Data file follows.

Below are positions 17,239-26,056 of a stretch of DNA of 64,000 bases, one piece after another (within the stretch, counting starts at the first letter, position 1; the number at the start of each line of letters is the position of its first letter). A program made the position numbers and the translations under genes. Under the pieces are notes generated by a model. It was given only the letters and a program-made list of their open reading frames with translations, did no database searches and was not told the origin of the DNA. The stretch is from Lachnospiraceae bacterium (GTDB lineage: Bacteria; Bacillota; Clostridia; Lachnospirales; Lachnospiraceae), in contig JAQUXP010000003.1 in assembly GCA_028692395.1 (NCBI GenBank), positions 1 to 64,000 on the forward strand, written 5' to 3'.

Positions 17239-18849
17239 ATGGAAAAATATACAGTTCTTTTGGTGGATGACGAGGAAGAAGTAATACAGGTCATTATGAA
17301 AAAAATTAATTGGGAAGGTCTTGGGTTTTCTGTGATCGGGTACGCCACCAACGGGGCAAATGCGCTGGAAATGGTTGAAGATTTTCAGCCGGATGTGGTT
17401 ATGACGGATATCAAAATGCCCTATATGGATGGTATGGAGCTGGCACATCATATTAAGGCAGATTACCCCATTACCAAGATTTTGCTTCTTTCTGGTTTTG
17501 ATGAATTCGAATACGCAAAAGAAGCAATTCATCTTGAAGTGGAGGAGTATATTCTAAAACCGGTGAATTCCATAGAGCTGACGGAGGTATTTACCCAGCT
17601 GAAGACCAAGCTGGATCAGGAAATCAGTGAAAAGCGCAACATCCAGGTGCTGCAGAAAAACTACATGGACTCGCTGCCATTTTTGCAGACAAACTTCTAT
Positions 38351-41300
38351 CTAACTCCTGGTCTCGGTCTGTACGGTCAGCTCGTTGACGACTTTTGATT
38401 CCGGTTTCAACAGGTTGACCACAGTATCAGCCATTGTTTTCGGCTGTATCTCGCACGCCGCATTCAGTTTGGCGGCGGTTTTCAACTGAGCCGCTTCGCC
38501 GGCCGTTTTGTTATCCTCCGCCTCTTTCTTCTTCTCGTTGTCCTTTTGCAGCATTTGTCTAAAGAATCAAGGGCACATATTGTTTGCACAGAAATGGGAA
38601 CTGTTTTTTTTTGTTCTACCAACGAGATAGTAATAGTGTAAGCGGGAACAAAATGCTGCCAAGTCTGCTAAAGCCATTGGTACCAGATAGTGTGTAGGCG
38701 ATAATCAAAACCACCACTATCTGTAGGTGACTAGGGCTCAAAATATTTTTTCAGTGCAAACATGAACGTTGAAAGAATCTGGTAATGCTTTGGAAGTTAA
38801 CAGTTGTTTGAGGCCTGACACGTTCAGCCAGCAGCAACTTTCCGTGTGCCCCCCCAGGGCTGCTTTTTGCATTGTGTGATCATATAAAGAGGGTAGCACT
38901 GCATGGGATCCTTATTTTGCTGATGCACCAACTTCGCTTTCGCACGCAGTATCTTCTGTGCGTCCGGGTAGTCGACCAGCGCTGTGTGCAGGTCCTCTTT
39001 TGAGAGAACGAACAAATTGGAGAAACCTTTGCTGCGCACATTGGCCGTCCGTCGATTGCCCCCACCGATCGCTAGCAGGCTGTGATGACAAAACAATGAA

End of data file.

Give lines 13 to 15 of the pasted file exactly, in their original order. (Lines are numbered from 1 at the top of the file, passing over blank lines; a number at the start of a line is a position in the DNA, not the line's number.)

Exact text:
38701 ATAATCAAAACCACCACTATCTGTAGGTGACTAGGGCTCAAAATATTTTTTCAGTGCAAACATGAACGTTGAAAGAATCTGGTAATGCTTTGGAAGTTAA
38801 CAGTTGTTTGAGGCCTGACACGTTCAGCCAGCAGCAACTTTCCGTGTGCCCCCCCAGGGCTGCTTTTTGCATTGTGTGATCATATAAAGAGGGTAGCACT
38901 GCATGGGATCCTTATTTTGCTGATGCACCAACTTCGCTTTCGCACGCAGTATCTTCTGTGCGTCCGGGTAGTCGACCAGCGCTGTGTGCAGGTCCTCTTT